An alliance of investors including Aviva and BMO Global Asset Management has committed to an initiative on facial recognition led by Candriam. The $4.5tn group raised concerns that facial recognition technology risks infringing on privacy rights and misidentification is common among certain ethnic groups. Investor signatories will engage with tech companies over their facial recognition activities and human rights policies. Meanwhile, AI firm BSA has called on global governments to introduce mandatory impact assessments for high-risk use of AI technologies by private companies. The firm, which today released its own framework for impact assessments on AI bias against ethnic minorities, said that increasing reliance on AI meant that there was an urgent need to align with best practices for mitigating the risks of AI bias.
The UK's Department for Work and Pensions has released finalised versions of its new regulations for TCFD reporting by pension schemes. Under the regulations, schemes over £5bn will be required to produce a report from October 2021, with schemes over £1bn required to start reporting from October 2022. The DWP said that it planned to extend the measures to smaller schemes by 2024. The finalised version was published following three rounds of consultation which received mixed responses. Respondents to the consultations welcomed the idea of TCFD reporting but raised concerns over lack of clarity in the draft regulations, the potential high cost of complying and lack of institutional expertise among scheme trustees.
Anglo American is de-merging its thermal coal operations into a new company, Thungela Resources, that will be listed in Johannesburg and London this week. Research firm Boatman Capital Research attributed a "zero value" to the new company in a report, warning that its "environmental liabilities could be three times greater than currently reported and are more than the value of the entire company”. In response, Anglo said in a statement that the provision on Thungela’s balance sheet is “over and above the regulatory guidance applicable to miners in South Africa.”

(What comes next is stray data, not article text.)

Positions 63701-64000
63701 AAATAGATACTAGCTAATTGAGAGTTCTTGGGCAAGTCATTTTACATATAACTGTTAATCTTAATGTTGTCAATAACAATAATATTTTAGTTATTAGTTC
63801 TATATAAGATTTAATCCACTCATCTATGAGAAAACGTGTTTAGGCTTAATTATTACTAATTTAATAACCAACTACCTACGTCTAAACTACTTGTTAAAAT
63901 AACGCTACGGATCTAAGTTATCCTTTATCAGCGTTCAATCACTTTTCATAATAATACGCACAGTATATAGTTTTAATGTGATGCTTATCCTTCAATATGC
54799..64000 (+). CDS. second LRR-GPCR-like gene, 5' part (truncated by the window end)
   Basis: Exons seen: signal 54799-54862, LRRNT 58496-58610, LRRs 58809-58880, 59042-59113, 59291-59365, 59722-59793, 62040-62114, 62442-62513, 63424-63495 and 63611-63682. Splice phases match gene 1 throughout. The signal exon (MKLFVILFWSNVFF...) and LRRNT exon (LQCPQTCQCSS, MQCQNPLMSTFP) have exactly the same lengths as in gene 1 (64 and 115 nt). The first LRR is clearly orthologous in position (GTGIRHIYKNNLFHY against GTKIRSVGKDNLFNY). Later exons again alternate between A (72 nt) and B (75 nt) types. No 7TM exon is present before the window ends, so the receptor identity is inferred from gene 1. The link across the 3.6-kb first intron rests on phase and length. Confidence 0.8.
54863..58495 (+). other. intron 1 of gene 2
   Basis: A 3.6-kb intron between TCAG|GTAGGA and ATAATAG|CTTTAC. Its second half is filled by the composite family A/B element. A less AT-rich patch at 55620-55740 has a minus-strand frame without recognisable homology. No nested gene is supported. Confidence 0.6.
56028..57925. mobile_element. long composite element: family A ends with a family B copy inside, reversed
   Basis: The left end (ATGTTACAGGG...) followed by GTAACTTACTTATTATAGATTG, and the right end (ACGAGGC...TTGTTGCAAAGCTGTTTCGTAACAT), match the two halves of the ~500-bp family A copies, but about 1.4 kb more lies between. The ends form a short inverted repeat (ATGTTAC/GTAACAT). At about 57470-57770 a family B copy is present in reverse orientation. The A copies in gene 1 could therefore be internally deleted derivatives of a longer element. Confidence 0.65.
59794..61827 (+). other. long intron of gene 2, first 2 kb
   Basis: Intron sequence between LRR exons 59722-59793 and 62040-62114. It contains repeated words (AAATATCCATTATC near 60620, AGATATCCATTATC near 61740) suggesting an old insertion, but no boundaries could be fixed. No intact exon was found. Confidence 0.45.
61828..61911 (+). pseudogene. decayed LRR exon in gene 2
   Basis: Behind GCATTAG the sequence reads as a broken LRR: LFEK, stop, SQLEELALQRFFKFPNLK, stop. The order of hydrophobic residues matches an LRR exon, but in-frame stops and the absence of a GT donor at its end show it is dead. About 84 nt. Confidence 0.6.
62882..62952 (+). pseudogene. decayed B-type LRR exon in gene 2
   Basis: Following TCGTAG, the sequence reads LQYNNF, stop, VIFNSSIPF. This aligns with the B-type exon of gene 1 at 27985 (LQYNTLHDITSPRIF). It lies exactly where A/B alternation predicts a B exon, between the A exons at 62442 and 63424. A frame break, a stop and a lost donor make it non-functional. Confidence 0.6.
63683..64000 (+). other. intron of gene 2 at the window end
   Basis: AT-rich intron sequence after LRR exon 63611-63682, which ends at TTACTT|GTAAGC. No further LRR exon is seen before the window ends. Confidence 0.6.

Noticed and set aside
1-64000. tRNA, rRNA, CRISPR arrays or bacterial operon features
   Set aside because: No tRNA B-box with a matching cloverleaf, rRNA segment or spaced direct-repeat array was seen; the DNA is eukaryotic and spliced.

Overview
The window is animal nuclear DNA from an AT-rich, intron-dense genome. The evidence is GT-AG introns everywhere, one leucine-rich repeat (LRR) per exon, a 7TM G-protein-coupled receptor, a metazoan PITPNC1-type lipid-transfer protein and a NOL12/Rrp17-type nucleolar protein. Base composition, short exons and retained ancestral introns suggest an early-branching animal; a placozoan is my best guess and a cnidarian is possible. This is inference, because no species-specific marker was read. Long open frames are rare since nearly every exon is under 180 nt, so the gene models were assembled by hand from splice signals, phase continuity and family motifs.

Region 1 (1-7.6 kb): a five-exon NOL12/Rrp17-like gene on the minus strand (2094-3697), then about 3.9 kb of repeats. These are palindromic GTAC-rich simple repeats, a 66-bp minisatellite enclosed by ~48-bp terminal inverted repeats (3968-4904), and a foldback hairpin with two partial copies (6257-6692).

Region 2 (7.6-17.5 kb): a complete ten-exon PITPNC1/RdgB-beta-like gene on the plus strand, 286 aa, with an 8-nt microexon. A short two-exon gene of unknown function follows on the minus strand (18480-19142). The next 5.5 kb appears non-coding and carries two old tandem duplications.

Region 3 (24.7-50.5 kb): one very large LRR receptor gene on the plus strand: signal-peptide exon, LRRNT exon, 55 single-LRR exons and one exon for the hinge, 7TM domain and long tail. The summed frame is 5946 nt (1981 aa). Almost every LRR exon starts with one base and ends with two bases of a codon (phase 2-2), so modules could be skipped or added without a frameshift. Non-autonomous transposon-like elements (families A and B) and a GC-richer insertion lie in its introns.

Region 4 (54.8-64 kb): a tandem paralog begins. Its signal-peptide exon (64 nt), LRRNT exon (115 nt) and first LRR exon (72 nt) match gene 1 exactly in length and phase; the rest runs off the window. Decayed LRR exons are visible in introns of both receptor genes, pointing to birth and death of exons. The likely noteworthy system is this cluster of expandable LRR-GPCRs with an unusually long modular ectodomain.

The Bank of England has released the scenarios for its biennial climate stress test. The test aims to measure the resilience of the largest banks and insurers as well as the financial system more generally to the physical and transition risks posed by climate change. The three scenarios which financial institutions will be asked to run cover Net Zero transitions beginning in 2021 and 2031, as well as a scenario where no additional climate policies are implemented. The largest UK financial institutions including Barclays, L&G and Aviva have been asked to carry out the tests, the results of which the Bank of England expects to publish in May next year.
Responsibility for tackling modern slavery, enforcing the minimum wage, and protecting agency workers are being brought under a new workers watchdog by the UK Government. This ‘one-stop shop’ approach will replace three existing bodies and “improve enforcement through better coordination and pooling intelligence”. As well as enforcing all existing powers belonging to the three agencies, the new body will have the ability to ensure vulnerable workers get the holiday pay and statutory sick pay they are entitled to – without having to go through a lengthy employment tribunal process.
The cost of carbon in Europe could hit €100 per tonne, according to an expert at SEB Bank. Bjarne Schieldrop, Chief Commodities Analyst at SEB, said in a report published today that while the price of carbon allowances (EUAs) under the EU's Emissions Trading System hadn't sustained last month's all-time high of €56.5/tonne, they remain buoyant enough to discourage companies from switching back to coal. “The big question is whether the EUA price is ready to break free from switching dynamics altogether. If it happened now it could set the EUA price free to rally to €75/ton and €100/ton,” said Schieldrop.